Scheer shared a third of the bonus, so went home with $433,000, but there was no cash for Elliott, despite an outstanding effort.

That’s The American, and that’s rodeo, and it didn’t bother the 2016 Canadian champ.

“I don’t ride bucking horses for money, never have and never will. The day that I ride bucking horses to make money will probably be the day that I quit.”

“Just the fact I was in that situation, it was pretty special. Those are the days you look forward to, and the ones you look back on as good days.”

Elliott shows up 25th in the PRCA world standings, with $11,458.

“This winter I went to five pro rodeos, and I made the ones that I went to count. It’s quality over quantity. All my goals are related to the amount of rodeos I’ve gone to, and they all come together by the end of the year.”

“The least amount of rodeos I go to, the more I save on travel and expenses.”

Elliott finished third in San Angelo in the average ($4,481) and collected $4,608 from San Antonio.




Best among the Canadian bronc riders on the world scene so far this season is Zeke Thurston, who’s seventh with $27,039, after pulling $13,985 from San Antonio, and $1,733 from San Angelo.

Like Elliott, Scott Guenthner was among the final four at The American in the steer wrestling, but he also came up empty-handed, finishing fourth with a 4.24 second run. The Provost competitor did cash in at San Angelo ($4,884), and Jackson ($4,765), to now sit 12th in the world, with $18,625. Tops among the Canucks is Curtis Cassidy, now ranking third with $28,697. He had a great payday in San Antonio ($9,616).

Canadian champion barrel racer Carman Pozzobon is making the most of her winter south, sitting 17th in the WPRA standings with $14,642. A tipped barrel at The American kept her from advancing to the Final Four there.

The Canadian standings have been most active in the bull riding, with several big events already in the books. It’s shaping up to be quite a race at the top, where Zane Lambert claimed the lead, after winning the Rebel Energy Services Bull Riding in Red Deer. He’s another cowboy feeling refreshed and raring to go after a winter rest.

“I only went to a couple in January, just to heal up and let my body take a break,” admitted Lambert, who rode Curtis Sawyer’s new acquisition Red Pheasant to an 88.5 in the short go. “It felt good to come out and ride solid. I’ve got some momentum going. It’s a good way to start the season.”

“I had some injuries, not serious ones, but just starting to ache, and I felt like I needed some time and rest, to let things heal up. This time I just let ‘em be. Me and my wife went skiing, I’ve been out ice fishing a bunch, and I do a little carpentry on the side. I’m reno-ing my house too.”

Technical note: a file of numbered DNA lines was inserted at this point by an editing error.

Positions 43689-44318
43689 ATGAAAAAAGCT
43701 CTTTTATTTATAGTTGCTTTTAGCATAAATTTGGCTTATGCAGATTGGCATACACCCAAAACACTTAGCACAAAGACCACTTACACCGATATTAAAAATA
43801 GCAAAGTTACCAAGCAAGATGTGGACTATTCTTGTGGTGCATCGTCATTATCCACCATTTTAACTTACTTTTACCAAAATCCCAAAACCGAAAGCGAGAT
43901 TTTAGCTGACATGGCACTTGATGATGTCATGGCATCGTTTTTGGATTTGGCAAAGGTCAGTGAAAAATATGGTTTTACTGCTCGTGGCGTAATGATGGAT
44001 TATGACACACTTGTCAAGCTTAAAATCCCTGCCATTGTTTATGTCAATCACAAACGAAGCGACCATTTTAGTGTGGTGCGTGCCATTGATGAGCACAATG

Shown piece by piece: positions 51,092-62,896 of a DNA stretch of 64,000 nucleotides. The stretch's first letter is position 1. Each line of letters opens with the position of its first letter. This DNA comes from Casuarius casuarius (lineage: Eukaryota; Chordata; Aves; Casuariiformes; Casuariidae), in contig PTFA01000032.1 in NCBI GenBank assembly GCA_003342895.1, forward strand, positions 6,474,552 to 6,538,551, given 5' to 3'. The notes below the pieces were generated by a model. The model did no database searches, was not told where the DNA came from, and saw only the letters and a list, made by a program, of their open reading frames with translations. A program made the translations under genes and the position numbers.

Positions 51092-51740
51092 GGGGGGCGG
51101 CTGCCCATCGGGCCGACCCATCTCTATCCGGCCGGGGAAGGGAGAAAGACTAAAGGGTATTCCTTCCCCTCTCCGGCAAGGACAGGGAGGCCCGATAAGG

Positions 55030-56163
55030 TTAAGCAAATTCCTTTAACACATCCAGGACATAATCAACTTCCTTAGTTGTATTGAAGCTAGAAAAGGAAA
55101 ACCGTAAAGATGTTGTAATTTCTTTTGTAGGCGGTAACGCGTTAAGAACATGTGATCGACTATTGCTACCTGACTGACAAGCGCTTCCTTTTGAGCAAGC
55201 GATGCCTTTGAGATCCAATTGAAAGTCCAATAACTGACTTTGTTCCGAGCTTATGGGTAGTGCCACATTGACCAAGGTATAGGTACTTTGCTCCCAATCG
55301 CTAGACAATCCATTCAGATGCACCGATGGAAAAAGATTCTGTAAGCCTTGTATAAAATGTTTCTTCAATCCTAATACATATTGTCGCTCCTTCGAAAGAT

Lambert had to miss the Chad Besplug Invitational bull riding, because he headed home to Manitoba, for his Mom’s 60th birthday celebrations. So the Red Deer win helped make up for that.




The Ponoka bull rider has a clear picture for his 2018 run.

“I want to just dominate Canada. I want to ride my best, and challenge myself to see what kind of bulls I can ride this year.”

Getting back to the Calgary Stampede, where he’s been to the Showdown round in the past, is big on his calendar, as is the Canadian Finals.

“I don’t have a rodeo title. It eluded me a few years ago when I came runner up by 400 bucks. It slipped through my fingers there and I still want one before I’m done, so we’ll try for that too.”

While Garrett Green gets to play some tunes on the custom-painted trophy electric guitar for his big win at the Besplug event, it’s been the solid performance of Jared Parsonage at the start of the year that sees him take over the Canadian standings lead now. He’s also been picking away at some U.S. winter rodeos.

“As long as you keep getting scores, the rest will take care of itself,” comments the Maple Creek cowboy. “I’ve had a good start to the Canadian year.”

Tough news for young gun Coy Robbins from the Red Deer bull riding. After winning the long round with an 85.5, he signaled for medical help and had to leave, sitting on a stretcher, and was unable to ride again. Robbins dislocated his shoulder and broke his humerus (bicep bone). The Camrose bull rider is waiting for reconstructive surgery and will be out for the year.

With RodeoHouston underway, Canadian champion Logan Bird shows he has made an amazing recovery following his winter vehicle accident. He advanced out of the first SuperSeries in the tie-down roping and moves on. Another Canadian titlist, Layton Green, won the first SuperSeries in the saddle bronc riding and will also advance to the Semi-Finals.

Story by Dianne Finstad